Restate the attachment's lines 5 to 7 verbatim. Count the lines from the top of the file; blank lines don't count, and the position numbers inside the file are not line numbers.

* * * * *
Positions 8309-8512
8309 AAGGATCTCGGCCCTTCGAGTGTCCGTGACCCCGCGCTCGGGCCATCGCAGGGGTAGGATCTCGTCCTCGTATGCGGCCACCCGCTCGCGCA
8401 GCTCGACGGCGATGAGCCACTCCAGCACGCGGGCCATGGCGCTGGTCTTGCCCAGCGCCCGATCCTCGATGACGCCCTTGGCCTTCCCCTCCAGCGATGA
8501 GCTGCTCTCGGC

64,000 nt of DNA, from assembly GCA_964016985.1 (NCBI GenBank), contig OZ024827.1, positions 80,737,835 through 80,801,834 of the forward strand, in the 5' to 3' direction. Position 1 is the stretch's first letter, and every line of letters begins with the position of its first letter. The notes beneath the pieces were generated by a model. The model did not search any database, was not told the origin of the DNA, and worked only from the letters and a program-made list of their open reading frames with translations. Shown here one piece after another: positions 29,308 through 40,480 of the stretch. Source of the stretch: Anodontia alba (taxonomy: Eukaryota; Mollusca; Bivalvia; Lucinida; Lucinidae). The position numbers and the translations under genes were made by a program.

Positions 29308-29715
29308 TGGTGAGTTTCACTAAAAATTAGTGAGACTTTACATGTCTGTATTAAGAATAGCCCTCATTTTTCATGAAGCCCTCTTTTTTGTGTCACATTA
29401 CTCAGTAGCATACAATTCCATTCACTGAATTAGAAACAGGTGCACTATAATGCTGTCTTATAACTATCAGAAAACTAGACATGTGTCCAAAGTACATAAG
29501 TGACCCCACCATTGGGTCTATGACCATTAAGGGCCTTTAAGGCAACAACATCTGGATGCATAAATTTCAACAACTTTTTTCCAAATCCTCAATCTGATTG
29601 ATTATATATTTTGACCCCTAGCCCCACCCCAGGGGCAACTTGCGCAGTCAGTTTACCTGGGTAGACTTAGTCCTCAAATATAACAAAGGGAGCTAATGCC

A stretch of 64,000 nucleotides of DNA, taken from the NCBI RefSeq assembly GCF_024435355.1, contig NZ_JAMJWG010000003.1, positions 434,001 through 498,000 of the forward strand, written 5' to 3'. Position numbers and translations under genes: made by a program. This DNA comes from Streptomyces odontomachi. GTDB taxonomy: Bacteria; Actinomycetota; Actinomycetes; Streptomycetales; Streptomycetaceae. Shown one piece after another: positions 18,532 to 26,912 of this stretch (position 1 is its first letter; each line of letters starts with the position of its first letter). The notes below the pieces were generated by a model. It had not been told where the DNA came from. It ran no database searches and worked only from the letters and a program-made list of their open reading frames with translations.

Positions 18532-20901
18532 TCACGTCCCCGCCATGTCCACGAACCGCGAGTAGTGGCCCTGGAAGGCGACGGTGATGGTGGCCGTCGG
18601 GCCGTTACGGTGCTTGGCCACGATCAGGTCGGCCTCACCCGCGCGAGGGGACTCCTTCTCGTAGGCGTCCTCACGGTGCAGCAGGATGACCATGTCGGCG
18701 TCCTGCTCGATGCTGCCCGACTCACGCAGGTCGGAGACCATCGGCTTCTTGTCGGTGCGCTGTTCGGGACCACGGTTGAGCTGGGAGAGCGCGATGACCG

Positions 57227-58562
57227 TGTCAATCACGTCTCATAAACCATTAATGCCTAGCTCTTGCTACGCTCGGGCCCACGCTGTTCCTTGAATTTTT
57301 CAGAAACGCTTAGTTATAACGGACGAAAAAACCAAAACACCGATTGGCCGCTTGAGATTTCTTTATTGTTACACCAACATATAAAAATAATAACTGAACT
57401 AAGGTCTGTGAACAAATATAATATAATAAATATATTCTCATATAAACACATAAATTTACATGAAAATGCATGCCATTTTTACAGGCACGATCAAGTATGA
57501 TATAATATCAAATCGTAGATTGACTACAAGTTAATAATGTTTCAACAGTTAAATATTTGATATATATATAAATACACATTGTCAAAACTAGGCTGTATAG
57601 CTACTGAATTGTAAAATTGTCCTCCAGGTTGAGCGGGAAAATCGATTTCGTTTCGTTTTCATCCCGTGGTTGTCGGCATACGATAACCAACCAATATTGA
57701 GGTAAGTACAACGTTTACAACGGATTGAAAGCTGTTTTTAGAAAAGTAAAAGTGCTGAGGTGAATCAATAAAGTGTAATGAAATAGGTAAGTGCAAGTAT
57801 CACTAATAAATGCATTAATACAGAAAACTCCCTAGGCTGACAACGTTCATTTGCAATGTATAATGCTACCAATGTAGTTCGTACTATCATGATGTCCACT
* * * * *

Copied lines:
64,000 nt of DNA, from assembly GCA_964016985.1 (NCBI GenBank), contig OZ024827.1, positions 80,737,835 through 80,801,834 of the forward strand, in the 5' to 3' direction. Position 1 is the stretch's first letter, and every line of letters begins with the position of its first letter. The notes beneath the pieces were generated by a model. The model did not search any database, was not told the origin of the DNA, and worked only from the letters and a program-made list of their open reading frames with translations. Shown here one piece after another: positions 29,308 through 40,480 of the stretch. Source of the stretch: Anodontia alba (taxonomy: Eukaryota; Mollusca; Bivalvia; Lucinida; Lucinidae). The position numbers and the translations under genes were made by a program.

Positions 29308-29715
29308 TGGTGAGTTTCACTAAAAATTAGTGAGACTTTACATGTCTGTATTAAGAATAGCCCTCATTTTTCATGAAGCCCTCTTTTTTGTGTCACATTA